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Friday, December 2, 2016

Bonding with the Bears, Part VI: Finishing up the season after Poetry Slam!

Every week this fall we will be visiting the Barnard Bears during poetry sessions and soccer games to document the progress of the Bears. Follow along to see how students develop their writing and soccer skills and how the team comes together. We will bring you individual poet-athletes' stories in addition to stories about the team as a whole. Follow along our journey with the Bears on Twitter @DCSCORESInterns & Instagram @DC_SCORES


Written by Elaine Lu 
Communications Intern

Though some of the students' spirits were down after they didn't place in the Poetry Slam!, they bounced right back. The students still have a strong love for poetry and finished up the season strong feeling great!

"They did an amazing job at Poetry Slam!," poetry coach Hannah Ehlers said. "I was so proud of their performance and could see that they were too!"

"It gives me hope to know that the Barnard Bears are the next generation and will change history!"

Added poet-athlete Lison: "We were preparing a lot because we wanted to be not perfect, but we wanted to be great. It's not about if we win or not, it's about having fun. I wasn't upset, I was actually happy because we got to have fun and it's not all about winning, it's about having fun."

It is attitudes like hers that make this team so incredible. The Barnard Bears are a great group of kids that have touched the hearts of everyone, like myself, who have worked with them.

"I loved coaching poetry with the Barnard Bears this season and can't wait for the winter season on nutrition," Ehlers said. "I loved getting to know the poet-athletes and watching them grow and learn."

From looking at the impact that the Bears have made on their coaches, it is evident that these kids are remarkable.

For Lindsey Sharp, one of the soccer coaches, "working with the Barnard Bears this season has been filled with many lessons for both the kids and [my]self."

Each kid on the Barnard Bears stood out and brought a different perspective to the team, a dynamic that Sharp said made the experience all the more rewarding.

"Our team was very well-rounded in terms of skill level as well as cultural diversity, which allowed all of the kids to come together seamlessly," Sharp said. "I was constantly impressed by the kids' ability to work together as a team and help each other improve their technique throughout the season.

"The Barnard bond has been exceptional season-long and I am excited to coach such wonderful kids again next season!:

Over the last 10 weeks, I've seen these students grow into incredibly talented poet-athletes. With every poetry session, every practice, and every game, I've watched each child grow more into the wonderful future leader that s/he will be. I can't wait to see what the upcoming seasons will bring for the Barnard Bears!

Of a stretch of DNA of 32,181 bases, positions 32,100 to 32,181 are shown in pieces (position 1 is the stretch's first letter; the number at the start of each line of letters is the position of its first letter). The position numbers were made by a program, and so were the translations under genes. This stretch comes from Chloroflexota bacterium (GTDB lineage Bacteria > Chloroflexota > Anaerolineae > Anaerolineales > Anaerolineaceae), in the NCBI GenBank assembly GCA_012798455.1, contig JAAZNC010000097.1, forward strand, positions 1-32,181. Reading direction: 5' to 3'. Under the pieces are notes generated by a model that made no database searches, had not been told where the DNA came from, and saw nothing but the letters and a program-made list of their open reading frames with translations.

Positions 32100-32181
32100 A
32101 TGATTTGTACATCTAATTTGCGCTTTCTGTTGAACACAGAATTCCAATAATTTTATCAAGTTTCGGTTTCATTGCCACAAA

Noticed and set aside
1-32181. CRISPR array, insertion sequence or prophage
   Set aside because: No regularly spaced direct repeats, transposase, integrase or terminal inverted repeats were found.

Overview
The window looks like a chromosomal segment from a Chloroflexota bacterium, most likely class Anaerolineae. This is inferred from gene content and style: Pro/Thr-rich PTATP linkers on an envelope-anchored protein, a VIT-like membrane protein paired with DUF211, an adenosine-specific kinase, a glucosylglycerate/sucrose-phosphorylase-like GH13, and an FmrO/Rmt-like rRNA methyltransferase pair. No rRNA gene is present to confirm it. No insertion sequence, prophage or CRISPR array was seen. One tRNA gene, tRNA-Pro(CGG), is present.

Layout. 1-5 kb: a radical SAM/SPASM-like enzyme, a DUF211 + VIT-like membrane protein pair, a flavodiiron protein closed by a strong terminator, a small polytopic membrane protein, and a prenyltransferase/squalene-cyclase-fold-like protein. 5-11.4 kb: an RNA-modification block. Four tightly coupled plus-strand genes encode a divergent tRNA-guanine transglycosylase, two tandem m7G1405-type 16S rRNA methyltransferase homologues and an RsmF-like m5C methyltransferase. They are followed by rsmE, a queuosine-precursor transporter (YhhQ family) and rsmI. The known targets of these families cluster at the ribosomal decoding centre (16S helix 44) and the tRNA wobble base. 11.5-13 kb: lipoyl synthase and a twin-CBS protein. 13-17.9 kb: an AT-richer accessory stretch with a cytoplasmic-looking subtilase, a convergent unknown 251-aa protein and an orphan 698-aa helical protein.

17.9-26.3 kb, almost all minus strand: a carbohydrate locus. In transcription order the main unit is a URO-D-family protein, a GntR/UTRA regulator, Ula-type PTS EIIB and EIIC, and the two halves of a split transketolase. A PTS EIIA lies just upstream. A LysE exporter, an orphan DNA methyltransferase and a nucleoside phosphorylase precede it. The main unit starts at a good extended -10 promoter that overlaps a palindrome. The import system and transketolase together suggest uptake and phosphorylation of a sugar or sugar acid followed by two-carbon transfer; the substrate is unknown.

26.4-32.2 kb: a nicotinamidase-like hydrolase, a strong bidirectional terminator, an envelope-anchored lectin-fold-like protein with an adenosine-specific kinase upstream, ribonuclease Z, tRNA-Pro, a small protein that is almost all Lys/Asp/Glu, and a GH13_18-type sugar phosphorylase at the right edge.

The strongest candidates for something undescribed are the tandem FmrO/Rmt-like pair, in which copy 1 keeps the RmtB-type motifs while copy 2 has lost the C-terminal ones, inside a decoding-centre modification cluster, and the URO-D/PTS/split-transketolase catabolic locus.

The Barnard Bears will DEFINITELY change history! Thank you for adding to my wonderful experience working at DC SCORES!

Previous Posts
Part I
Part II
Part III
Part IV
Part V

Monday, November 28, 2016

Give coaches the tools to change kids' lives on Giving Tuesday

Today, November 29, you can make a tremendous difference in the lives of DC children.

You can do so by supporting the coaches who are there for them. In the classroom. On the soccer field. And most importantly, in life. 

As part of the worldwide Giving Tuesday, will you give our coaches the tools they need to change DC kids' lives with a donation? You can give throughout the day HERE

Did you know: We hire coaches at each of our 55 sites -- two soccer and two writing coaches. The DC SCORES office provides all the trainings, supplies, buses to game days, soccer uniforms and more for the teams of kids across Washington, DC.

The coaches actually run the program between 3:30-6:30pm year-round. They are the difference-makers. 

Watch the video above to hear from just a few coaches on what DC SCORES means to them and track the list below of everyone who makes a difference for our poet-athletes and their leaders on Giving Tuesday.

Again, the link to give is HERE. Also, please share our message on Twitter and Facebook. The organizatuon with the most unique donations (by email address) will win $5,000 and the organizations that get the most donations between 11am-12pm and 5-6pm will win $2,500 prizes. 


Soccer jerseys + poetry journals ($28 value) given: 1,185

High Fives List!, time
Ellisa Jeyin Lee, 10:14am (Friday)
Michael Recore, 7:45pm
Oliver Doxtater, 5:16pm
Carol Sweig, 1:49pm
Michael Hanin, 1:23pm
Kelly Casten, 7:43am
Ryan Burke, 3:37am (Thursday)
Mark Schuman, 11:05pm
Mired Asfour, 7:08pm
John Ydstie and Mary Jo Vrem, 3:42pm
Bentley Johnson, 9:44am
Deepti Manohar, 8:57am
Christopher Stewart, 4:37am
Gary White, 3:43am
Christie Wright, 12:26am
Judith Kemp, 12:16am
Chris Mein, 12:05am (Wednesday)
Adam Siple, 11:58pm
Zach Warren, 11:57pm
Lindi Spalatin, 11:53pm
Jacqui Kemp, 11:41pm
Anonymous, 11:40pm
Ignacio Fernandez Stearns, 11:36pm
K. Tracey Bible, 11:33pm
Susan OKeefe, 11:29pm
John Kemp, 11:28pm
Edward Simon, 11:21pm
Heather Brown, 11:20pm
P.J. Farrell, 11:20pm
Irma Sheon, 11:20pm
Marla Simon, 11:19pm
Stephany Umana, 11:18pm
Francisco Alvarez Higareda, 11:17pm
S.W. Goodman, 11:16pm
David Goodwin, 11:16pm
M.H. Rubin, 11:15pm
Will Watkins, 11:13pm
Kathryn Rendon, 11:13pm
Melissa Surette, 11:13pm
Nikki Allinson, 11:11pm
Hugh Kenety, 11:11pm
Jeffrey Poku-Adjei, 11:08pm
Jane Preotle, 11:06pm
Nina Shallal, 11:06pm
Peter Wilson, 11:05pm
Nicole Riibner, 11:01pm
Phyllis Owens, 11pm
Anonymous, 10:57pm
Amy Lehman, 10:57pm
Conner Ciesemier, 10:56pm
Jan Hodges, 10:54pm
Benjamin Fax, 10:54pm
Matt Preotle, 10:53pm
Mark Lewis, 10:53pm
Haley Donovan, 10:52pm
Adam Hughes, 10:52pm
Matt Anzur, 10:51pm
Bradley Anderson, 10:51pm
Ben Francavilla, 10:50pm
Elizabeth Hume, 10:49pm
Jorge and April, 10:49pm
Lila Blackney, 10:46pm
Rafael Villasmil, 10:45pm
Ethan Pack, 10:41pm